There’s more to movies than su­per­hero se­quels

China Daily (Hong Kong) - - CULTURE HK -

Sum­mer is here and with it the an­nual on­slaught of su­per­hero block­busters and an­i­mated fea­tures aimed at fam­i­lies. Like the su­per­hero fare, all-ages an­i­mated fare has been on a down­ward spi­ral for the last few years, with numb­ing se­quels and cutesy overkill. Let’s face it, we don’t need De­spi­ca­ble Me’s Min­ions hog­ging the sec­ond and third films. So it is with great re­lief that the in­au­gu­ral Hong Kong Kids In­ter­na­tional Film Fes­ti­val (KIFF) has ar­rived. It’s a mod­est event to be sure, but if it works, par­ents can at least make a guilt-free deal with lit­tle ones: one Cars 3 for one The Red Tur­tle.

KIFF’s 22 screen­ings span­ning two weeks have clas­sics worth shar­ing with the next gen­er­a­tions as well as thought­ful, il­lu­mi­nat­ing, and in­deed chal­leng­ing new films from around the world. Each film will be fol­lowed by a short Q&A with a lo­cal in­dus­try pro­fes­sional to help ex­plain what the chil­dren have just seen. It’s a way to cul­ti­vate a film cul­ture, im­bue an ap­pre­ci­a­tion for film as an art form and break down any com­plex mes­sages.

Among the high­lights are Mel Stuart’s 1971 Willy Wonka and the Choco­late Fac­tory, the vaguely sub­ver­sive adap­ta­tion of the Roald Dahl book that puts Tim Bur­ton and Johnny Depp’s dumbed down pre­tender to shame. Gene Wilder’s cranky Willy and the four hor­ri­ble chil­dren Char­lie has to con­tend with are the kind of com­plex char­ac­ters that re­main worth watch­ing 40 years later.

On the lo­cal front, Toe Yuen’s McDull, Prince de la Bun does an un­der­stated job of fo­cus­ing on the fears and hopes of Hong Kong kids and fam­i­lies, and has a far deeper un­der­stand­ing of the city and its quirks than the sim­ple an­i­ma­tion would sug­gest. Jean-Pierre Je­unet’s The Young and Prodi­gious TS Spivet is an old-fash­ioned com­ing-of-age story about a 10-year-old sci­ence prodigy with a painful past and the cross-coun­try trip that heals his bro­ken fam­ily. It’s un­abashedly sen­ti­men­tal and the kind of sweet sto­ry­telling you don’t want to like, but prob­a­bly will.

But if KIFF has any stand­outs, they would be March of the Pen­guins 2: The Call, Blanka, and The Red Tur­tle. Open­ing the fes­ti­val, Luc Jac­quet’s fol­lowup to his 2006 Os­car-win­ning doc­u­men­tary, March of the Pen­guins, The Call was shot in Antarc­tica over two months in gor­geous 4K and with some stel­lar un­der­wa­ter se­quences. If The Call has any flaws, it’s the lack of ac­knowl­edge­ment of cli­mate change and its im­pact on these birds’ frag­ile ex­is­tence.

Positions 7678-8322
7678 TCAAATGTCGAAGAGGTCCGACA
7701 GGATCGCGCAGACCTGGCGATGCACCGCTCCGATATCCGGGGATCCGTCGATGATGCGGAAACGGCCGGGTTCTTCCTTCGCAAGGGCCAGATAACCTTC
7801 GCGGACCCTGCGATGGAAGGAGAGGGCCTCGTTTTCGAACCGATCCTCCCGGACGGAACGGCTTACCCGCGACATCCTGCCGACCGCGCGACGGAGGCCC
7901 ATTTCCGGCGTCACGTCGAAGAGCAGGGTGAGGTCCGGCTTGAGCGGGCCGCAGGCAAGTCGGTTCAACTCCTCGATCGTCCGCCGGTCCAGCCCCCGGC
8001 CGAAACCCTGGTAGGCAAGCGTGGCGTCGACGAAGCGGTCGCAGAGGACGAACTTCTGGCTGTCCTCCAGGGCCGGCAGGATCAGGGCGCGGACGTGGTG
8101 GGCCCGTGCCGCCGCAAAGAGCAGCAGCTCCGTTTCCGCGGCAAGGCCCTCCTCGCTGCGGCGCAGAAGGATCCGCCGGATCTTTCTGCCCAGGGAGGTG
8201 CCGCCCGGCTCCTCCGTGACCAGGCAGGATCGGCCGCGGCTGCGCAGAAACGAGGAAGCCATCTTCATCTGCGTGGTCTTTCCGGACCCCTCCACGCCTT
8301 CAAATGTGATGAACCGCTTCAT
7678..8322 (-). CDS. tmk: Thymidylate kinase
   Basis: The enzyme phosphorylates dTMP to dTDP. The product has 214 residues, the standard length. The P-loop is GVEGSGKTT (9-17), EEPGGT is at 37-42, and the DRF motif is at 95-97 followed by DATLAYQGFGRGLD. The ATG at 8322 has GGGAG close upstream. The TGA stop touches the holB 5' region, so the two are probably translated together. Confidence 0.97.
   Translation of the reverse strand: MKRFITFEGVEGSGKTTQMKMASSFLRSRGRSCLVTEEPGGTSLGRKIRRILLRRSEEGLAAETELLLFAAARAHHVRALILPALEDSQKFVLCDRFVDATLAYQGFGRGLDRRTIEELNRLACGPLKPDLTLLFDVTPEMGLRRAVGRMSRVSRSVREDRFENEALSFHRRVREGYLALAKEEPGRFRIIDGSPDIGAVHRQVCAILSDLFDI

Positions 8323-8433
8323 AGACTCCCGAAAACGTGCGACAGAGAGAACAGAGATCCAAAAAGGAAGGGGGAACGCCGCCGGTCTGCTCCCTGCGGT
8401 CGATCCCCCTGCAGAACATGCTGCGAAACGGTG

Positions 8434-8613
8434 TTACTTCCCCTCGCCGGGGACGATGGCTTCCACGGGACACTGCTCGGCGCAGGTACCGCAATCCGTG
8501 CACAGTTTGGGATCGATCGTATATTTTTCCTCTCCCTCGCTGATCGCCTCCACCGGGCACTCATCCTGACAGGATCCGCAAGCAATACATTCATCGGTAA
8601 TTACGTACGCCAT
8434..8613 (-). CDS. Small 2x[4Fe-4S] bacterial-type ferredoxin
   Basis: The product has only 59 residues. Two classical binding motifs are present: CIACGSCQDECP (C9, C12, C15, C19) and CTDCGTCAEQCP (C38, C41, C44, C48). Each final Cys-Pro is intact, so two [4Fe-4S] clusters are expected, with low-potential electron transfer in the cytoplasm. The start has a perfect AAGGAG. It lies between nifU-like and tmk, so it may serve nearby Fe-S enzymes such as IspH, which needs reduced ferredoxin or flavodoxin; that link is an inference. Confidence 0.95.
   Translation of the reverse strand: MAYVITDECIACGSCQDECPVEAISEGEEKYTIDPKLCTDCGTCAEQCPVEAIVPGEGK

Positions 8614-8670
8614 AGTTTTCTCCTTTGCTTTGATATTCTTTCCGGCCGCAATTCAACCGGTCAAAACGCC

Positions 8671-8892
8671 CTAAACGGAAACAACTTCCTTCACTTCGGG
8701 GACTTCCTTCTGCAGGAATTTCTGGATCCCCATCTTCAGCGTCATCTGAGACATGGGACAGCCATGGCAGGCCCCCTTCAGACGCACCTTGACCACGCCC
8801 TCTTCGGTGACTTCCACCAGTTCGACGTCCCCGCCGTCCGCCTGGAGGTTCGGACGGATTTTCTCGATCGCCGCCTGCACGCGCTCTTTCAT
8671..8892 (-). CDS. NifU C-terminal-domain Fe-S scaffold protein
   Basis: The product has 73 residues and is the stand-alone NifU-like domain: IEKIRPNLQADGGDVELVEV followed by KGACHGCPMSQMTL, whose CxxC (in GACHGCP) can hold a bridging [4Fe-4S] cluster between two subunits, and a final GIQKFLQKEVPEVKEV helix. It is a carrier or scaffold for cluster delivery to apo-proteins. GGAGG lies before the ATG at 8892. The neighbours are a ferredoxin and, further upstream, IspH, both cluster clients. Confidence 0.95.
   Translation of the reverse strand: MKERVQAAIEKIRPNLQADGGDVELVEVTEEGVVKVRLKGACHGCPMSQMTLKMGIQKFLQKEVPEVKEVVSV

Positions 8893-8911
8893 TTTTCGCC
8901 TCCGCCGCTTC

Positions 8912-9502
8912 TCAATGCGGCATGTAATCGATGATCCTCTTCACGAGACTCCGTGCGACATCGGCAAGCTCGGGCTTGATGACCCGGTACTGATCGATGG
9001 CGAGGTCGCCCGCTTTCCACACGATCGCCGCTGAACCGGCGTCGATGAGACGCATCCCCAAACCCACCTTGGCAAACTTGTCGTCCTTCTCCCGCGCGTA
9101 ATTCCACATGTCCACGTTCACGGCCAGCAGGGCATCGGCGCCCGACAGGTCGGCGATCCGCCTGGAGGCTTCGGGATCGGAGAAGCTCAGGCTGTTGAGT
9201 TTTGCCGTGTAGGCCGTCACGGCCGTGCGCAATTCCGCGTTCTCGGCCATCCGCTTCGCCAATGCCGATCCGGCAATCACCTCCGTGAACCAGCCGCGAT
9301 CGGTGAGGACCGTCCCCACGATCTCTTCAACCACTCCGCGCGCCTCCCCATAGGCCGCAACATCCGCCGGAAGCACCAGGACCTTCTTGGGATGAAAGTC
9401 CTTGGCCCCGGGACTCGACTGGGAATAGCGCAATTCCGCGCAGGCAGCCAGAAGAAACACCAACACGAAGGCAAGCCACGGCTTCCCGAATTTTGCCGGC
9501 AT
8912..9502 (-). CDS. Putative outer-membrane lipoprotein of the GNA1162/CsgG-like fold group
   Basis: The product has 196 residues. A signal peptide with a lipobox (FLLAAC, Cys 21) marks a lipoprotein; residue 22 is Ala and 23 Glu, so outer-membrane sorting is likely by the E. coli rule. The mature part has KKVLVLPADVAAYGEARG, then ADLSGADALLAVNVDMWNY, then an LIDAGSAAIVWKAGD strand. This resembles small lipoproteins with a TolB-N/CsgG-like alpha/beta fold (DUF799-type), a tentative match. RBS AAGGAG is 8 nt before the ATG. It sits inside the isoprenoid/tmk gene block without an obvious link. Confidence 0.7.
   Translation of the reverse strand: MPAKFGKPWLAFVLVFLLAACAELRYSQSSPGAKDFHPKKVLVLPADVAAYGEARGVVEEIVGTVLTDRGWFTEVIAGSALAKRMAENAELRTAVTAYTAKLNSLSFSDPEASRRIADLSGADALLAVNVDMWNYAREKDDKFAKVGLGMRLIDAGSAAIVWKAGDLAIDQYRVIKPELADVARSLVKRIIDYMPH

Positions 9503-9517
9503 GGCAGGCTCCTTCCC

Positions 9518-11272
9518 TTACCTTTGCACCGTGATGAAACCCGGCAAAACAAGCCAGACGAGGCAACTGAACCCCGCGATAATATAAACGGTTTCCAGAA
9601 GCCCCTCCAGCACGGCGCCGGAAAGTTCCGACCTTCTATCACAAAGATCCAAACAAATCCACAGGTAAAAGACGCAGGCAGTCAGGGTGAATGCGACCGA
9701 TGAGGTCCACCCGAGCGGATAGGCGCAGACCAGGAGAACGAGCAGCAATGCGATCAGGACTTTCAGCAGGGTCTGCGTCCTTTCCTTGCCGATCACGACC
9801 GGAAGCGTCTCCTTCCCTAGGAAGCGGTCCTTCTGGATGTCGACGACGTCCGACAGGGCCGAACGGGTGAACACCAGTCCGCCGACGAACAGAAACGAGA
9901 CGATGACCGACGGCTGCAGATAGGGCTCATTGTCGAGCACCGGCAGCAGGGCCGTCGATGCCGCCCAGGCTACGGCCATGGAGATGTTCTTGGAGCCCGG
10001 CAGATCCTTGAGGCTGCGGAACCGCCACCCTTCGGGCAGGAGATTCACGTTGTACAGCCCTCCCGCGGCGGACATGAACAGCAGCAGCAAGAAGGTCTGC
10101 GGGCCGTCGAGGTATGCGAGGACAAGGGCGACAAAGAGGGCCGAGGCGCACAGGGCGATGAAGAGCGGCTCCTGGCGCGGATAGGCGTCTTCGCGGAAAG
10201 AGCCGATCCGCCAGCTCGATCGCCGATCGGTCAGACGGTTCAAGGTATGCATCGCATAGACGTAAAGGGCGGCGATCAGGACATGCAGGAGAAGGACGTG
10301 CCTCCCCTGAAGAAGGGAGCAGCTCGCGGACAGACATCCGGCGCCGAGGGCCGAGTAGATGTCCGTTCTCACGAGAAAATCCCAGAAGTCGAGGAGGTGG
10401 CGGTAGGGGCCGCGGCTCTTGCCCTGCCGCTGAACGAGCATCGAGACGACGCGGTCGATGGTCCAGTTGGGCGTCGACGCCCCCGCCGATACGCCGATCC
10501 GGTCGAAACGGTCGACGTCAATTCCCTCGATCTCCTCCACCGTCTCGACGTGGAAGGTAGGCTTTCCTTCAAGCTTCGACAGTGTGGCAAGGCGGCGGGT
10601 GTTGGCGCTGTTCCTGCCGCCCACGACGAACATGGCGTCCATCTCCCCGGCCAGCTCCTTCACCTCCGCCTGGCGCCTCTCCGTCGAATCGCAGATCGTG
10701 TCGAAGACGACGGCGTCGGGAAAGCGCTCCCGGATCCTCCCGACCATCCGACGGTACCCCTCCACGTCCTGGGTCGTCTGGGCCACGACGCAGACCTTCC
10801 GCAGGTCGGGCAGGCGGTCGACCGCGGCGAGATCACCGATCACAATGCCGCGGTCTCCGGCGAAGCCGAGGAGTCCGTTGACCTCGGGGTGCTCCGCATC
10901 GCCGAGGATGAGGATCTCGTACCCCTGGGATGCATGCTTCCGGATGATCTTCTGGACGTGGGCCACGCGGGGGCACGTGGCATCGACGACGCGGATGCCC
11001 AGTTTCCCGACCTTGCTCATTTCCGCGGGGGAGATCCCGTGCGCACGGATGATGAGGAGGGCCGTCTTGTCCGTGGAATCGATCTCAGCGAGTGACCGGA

From the Philip­pines, Kohki Ha­sei’s Blanka is a slice of life drama about a home­less girl, Blanka (Cy­del Gabutero), sur­viv­ing on the streets of Manila, try­ing to “buy” her­self a mother. Fail­ing at that, she strikes up a friend­ship with Peter, a blind street mu­si­cian, with whom she even­tu­ally part­ners as a mu­si­cal act. It’s about a child whose life is worlds away from that of the kids in this city — even though it’s ge­o­graph­i­cally close.

Fi­nally, the gor­geously il­lus­trated The Red Tur­tle by Dutch an­i­ma­tor Michael Du­dok de Wit is a pow­er­ful, silent fa­ble about hu­man­ity’s re­la­tion­ship with na­ture. Ev­ery time a cast­away on a de­serted is­land at­tempts to leave, a gi­ant red tur­tle stops him. Co-pro­duced by Ja­pan’s renowned Stu­dio Ghi­bli (its first in­ter­na­tional col­lab­o­ra­tion), Tur­tle is el­e­gant in its sim­plic­ity and grandiose in its af­fir­ma­tion of life, and it is like no other car­toon the kids are likely to see this year. If they only get to see one, make it this one. Here’s hop­ing for a sec­ond KIFF in 2018.

Toe Yuen’s an­i­ma­tion film about the adventures of McDull the pig, is an al­le­gory of the fears and hopes of a typ­i­cal Hong Kong kid.

TheRedTur­tle by Dutch an­i­ma­tor Michael Du­dok de Wit is a pow­er­ful, silent fa­ble about hu­man­ity’s re­la­tion­ship with na­ture.

Bride’s Pool by Kong Kai-ming cap­tures gor­geous na­ture with pho­to­graphic pre­ci­sion.

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